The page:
Good government index: PH rank falls but disaster response improves | Inquirer News

Good government index: PH rank falls but disaster response improves

By: - Content Researcher Writer / @inquirerdotnet
/ 11:18 AM April 27, 2023

Good government index: PH rank falls but disaster response improves


MANILA, Philippines—Despite developments in the country’s disaster risk reduction management in the past years, the Philippines’ good governance index ranking slipped by three spots to 66th out of 104 countries.

In the third iteration of the Chandler Good Government Index (CGGI) report, which measures the capability and effectiveness of governments across the globe, the Philippines’ ranking fell from 63rd in 2022 and 61st in 2021—making the current ranking the country’s worst performance yet.

2023 Top Chandler Good Government Index Countries

GRAPHIC: Ed Lustan

Although the Philippines was among the top 10 Asian countries ranked in the CGGI, it lagged behind Singapore (ranked 1st), Japan (13th), South Korea (18th), Malaysia (33rd), China (36th), Indonesia (46th), Thailand (47th), and Vietnam (49th)—and was ahead of Mongolia (72nd).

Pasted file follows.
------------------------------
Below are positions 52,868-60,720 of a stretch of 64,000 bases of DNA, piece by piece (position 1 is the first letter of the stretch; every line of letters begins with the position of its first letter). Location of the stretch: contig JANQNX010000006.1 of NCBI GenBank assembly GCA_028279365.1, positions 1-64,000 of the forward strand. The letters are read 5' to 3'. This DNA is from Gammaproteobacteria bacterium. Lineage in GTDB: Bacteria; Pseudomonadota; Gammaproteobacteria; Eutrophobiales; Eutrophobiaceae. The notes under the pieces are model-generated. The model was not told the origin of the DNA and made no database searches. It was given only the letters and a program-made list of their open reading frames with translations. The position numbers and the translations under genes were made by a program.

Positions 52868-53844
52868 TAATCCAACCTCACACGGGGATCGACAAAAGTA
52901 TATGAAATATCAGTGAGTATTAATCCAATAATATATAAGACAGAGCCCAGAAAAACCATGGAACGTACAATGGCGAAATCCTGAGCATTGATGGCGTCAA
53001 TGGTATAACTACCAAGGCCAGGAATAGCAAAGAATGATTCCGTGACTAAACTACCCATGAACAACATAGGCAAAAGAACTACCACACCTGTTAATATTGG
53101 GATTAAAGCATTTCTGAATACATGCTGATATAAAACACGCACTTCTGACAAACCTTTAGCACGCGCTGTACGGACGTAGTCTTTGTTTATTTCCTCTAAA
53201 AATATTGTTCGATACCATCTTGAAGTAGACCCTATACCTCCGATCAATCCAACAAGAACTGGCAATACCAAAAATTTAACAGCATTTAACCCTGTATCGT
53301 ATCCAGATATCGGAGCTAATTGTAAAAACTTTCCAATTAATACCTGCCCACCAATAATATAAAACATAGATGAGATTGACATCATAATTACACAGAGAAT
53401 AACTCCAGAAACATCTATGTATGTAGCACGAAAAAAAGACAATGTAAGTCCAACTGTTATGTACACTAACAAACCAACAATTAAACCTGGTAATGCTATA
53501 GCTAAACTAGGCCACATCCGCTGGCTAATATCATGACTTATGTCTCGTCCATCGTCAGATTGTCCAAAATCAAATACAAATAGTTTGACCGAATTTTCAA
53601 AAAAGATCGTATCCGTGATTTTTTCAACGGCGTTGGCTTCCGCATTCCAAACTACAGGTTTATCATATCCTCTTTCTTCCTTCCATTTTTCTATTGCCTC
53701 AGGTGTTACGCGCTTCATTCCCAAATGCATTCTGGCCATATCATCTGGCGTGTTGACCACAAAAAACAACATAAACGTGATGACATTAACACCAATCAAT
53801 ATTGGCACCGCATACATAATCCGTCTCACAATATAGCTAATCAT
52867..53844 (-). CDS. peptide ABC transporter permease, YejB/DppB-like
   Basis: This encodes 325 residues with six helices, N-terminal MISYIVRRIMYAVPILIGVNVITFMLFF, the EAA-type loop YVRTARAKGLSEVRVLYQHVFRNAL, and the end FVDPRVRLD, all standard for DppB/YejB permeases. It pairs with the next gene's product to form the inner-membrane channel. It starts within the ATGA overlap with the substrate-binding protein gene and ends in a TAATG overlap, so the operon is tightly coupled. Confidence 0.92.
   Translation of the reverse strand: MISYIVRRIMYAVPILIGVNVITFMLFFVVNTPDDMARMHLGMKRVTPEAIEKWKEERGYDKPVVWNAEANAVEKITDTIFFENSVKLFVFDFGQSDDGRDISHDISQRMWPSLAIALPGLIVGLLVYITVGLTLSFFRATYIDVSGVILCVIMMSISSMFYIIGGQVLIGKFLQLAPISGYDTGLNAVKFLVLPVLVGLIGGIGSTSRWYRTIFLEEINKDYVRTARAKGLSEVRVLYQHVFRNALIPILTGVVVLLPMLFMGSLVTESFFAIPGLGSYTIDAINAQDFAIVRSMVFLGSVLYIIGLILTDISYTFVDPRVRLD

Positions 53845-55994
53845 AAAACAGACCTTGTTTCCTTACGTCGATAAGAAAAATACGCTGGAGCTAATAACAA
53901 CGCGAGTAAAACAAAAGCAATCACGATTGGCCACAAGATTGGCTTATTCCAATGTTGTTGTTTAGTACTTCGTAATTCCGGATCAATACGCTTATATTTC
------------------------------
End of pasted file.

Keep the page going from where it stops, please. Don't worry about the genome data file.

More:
The index is based on 35 indicators across seven pillars: Leadership & Foresight; Robust Laws & Policies; Strong Institutions; Financial Stewardship; Attractive Marketplace; Global Influence & Reputation; and Helping People Rise.

According to the international non-profit organization Chandler Institute of Governance (CIG), the third annual CGGI report focuses on why good governance is critical amid the “polycrisis”—the combined impacts of war, climate shocks, deadly pandemics, refugee crisis, and rampant inflation worldwide.

Good government qualities

GRAPHIC: Ed Lustan

“Clearly, national governments aren’t solely responsible for how a country manages a crisis. International organisations, civil society, businesses, citizens—all have a role to play,” said CIG.

“And at a time when crises are global, international cooperation matters hugely, whether that’s working with other governments, or non-state actors like scientific coalitions, trade bodies or international finance organisations,” it added.

However, CIG stressed that a polycrisis poses difficult questions, such as:

“How can a government cope with relentless change and uncertainty? How do they learn to maintain stability while adapting effectively? How can they distinguish what are the most important capabilities required, and then assess for themselves their own government’s strengths and weaknesses?”


“The CGGI was built to help answer questions precisely like these.”

Improved disaster response